A Markov chain model can be shown as a graphical representation of the possible states of a system and its components. These states are combined into a state transition matrix that includes transition failure rates or probabilities of a system transitioning from one state to another. This matrix may be solved for the expected time to system failure, which in turn may be used to calculate system availability.
FIG. 4A shows an exemplary graphical representation of a system that may be used with an embodiment of Markov chain methodology. In this example, the system has three states. State 0 represents error-free operation. State 1 represents a correctable failure condition. State 2 represents an uncorrectable failure condition. The probability that the system will transition from state 0 to state 1 is given by the failure rate λ01. The probability that the system will transition from state 0 to state 2 is given by the failure rate λ02. The probability of the system remaining in state 0 is given by λ00, and the probability of the system remaining in state 1 is given by λ11. Since state 2 is an uncorrectable error condition, there is no probability of returning to states 0 or 1. Accordingly, λ22=1, and λ21 and λ20 both equal zero. The transition failure rates for the three-state system are combined in the 3×3 matrix shown in FIG. 4B. Since λ22=1, the bottom row of the matrix equals 0, 0, 1. The expected time to failure from state 0, E0, may be derived from the matrix as shown in FIG. 4C. The system availability A may be calculated from E0 as shown in FIG. 4D, where mean downtime (MDT) is the mean time to restore the system to state 0.
 Since the matrix for an N-state system is N×N, the matrix dimensions for some systems may be undesirably complex or large. In order to simplify the Markov chain analysis, simplifying assumptions may be made to reduce the complexity of the resulting matrix. For example, a block of several components may be treated as a single component in order to reduce the complexity of the matrix.
 Another technique for determining system availability uses a reliability block diagram of the network system. Reliability block diagrams represent the interconnections between components in a system. Redundant components are arranged in parallel with the other components in the same redundancy group. Components that are not redundant with that redundancy group are placed in series with it. FIG. 5A shows an example of a reliability block diagram for a relatively simple system. In this system, components B and C form a redundancy group. Accordingly, they are arranged in parallel with each other. The parallel combination of components B and C is placed in series with components D and E. The availability A of the system is determined by the availability of the components. Using each component's ID to represent the availability of that component, the availability A=BDE+CDE=DE(B+C). However, since only one of either B or C (but not both) needs to be available in order for the system to be available, the availability A may be further refined by subtracting out the probability of both B and C being available at the same time. Accordingly, the availability equation is A=DE(B+C−BC).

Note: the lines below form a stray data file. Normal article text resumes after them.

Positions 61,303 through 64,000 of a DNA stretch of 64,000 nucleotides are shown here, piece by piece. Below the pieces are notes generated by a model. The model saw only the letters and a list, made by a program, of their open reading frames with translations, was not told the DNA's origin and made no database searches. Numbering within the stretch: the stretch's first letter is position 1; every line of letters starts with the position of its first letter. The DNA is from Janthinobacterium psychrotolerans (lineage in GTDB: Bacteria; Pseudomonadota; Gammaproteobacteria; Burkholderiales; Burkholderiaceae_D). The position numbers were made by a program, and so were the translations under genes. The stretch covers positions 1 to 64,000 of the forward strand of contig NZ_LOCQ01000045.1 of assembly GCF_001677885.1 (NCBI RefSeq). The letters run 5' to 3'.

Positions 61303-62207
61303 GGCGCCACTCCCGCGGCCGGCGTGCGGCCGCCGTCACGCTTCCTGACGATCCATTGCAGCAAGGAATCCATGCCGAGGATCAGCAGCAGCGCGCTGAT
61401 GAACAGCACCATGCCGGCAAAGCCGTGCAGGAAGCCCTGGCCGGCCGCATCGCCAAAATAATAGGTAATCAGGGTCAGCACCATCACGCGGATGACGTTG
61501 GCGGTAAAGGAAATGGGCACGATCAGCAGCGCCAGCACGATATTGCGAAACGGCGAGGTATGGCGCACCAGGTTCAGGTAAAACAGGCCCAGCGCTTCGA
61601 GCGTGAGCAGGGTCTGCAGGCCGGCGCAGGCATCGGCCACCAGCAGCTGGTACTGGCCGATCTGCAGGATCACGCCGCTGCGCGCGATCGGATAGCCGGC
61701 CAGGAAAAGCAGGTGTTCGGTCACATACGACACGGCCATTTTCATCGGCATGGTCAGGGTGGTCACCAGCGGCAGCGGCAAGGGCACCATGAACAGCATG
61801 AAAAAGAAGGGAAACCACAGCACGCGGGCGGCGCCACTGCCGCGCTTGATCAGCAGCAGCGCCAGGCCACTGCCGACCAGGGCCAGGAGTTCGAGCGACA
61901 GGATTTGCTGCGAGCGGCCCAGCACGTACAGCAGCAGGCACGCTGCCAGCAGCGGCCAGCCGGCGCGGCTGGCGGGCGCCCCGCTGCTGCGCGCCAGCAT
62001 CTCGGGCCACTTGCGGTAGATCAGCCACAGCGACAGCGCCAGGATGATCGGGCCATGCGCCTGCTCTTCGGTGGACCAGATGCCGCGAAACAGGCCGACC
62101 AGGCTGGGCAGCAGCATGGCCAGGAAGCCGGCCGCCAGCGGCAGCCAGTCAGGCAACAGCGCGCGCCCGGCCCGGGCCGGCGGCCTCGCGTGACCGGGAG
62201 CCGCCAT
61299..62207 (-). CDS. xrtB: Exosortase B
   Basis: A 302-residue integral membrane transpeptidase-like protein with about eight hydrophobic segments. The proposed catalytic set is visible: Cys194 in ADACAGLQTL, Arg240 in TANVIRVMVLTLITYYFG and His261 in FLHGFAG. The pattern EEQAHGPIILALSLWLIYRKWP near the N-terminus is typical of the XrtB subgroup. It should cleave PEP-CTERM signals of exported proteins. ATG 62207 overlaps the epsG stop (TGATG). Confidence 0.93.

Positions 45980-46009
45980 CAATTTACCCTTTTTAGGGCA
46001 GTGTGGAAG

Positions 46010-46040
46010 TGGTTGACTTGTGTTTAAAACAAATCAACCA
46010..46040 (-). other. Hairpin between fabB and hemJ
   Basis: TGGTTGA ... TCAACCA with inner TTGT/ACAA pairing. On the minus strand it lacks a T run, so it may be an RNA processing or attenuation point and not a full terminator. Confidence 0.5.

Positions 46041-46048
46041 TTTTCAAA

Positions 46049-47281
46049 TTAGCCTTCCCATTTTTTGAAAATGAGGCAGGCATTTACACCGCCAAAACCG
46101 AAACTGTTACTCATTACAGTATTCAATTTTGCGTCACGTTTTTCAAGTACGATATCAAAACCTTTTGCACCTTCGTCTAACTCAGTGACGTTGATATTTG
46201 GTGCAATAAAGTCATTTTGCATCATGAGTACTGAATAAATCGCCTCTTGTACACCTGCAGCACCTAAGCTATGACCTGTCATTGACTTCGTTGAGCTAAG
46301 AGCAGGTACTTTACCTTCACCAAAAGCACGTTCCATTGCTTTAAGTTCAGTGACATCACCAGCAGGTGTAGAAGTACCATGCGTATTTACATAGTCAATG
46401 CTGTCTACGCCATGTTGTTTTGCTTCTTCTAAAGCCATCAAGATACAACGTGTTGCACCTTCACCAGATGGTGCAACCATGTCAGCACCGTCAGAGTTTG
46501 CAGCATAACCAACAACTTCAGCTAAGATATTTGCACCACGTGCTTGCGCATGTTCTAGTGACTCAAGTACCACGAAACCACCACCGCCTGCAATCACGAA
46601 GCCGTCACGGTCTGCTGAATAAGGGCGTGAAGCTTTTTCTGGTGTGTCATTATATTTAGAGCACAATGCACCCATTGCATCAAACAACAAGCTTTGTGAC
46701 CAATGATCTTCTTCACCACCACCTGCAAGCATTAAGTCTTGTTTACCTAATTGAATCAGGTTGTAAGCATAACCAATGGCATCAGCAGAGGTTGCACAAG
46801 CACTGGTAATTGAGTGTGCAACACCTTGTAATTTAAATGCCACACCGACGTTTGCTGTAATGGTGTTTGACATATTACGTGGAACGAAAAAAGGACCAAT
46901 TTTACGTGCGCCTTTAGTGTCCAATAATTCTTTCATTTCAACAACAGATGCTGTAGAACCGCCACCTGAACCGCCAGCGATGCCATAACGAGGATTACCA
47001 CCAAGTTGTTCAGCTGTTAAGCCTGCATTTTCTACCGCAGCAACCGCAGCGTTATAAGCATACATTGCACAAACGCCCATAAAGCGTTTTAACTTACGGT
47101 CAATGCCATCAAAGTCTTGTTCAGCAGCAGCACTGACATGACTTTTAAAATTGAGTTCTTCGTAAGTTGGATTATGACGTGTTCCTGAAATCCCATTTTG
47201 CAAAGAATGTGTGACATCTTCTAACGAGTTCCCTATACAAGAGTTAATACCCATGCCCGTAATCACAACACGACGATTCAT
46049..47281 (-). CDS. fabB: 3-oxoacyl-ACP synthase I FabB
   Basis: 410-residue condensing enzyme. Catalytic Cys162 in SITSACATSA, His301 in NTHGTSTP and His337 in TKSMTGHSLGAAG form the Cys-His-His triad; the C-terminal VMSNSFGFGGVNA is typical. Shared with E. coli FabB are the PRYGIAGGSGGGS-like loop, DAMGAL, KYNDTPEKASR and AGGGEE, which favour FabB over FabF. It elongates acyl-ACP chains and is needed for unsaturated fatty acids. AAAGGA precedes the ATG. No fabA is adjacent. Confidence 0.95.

The availability As of N components Ai (where i=1 to N) in series is provided by the equation shown in FIG. 5B. An equation for the availability As of modules in parallel is shown in FIG. 5C, where N is the number of parallel (i.e., redundant) modules and K is the number of those components that are required to be available in order for the system to be available. Note that the unavailability (i.e., failure) of any components will result in the availability of that component being zero.
 The two equations in FIGS. 5B and 5C may be combined to represent different series-parallel combinations of components that may arise in a given system. The availability of a series of components, as shown in FIG. 5B, equals the product of each series component's availability. Combinations of parallel components may be treated as a single series component. Thus, the availability of the combination of parallel components may be calculated using the summation equation shown in FIG. 5C, and that availability may be combined with other availabilities using the equation of FIG. 5B.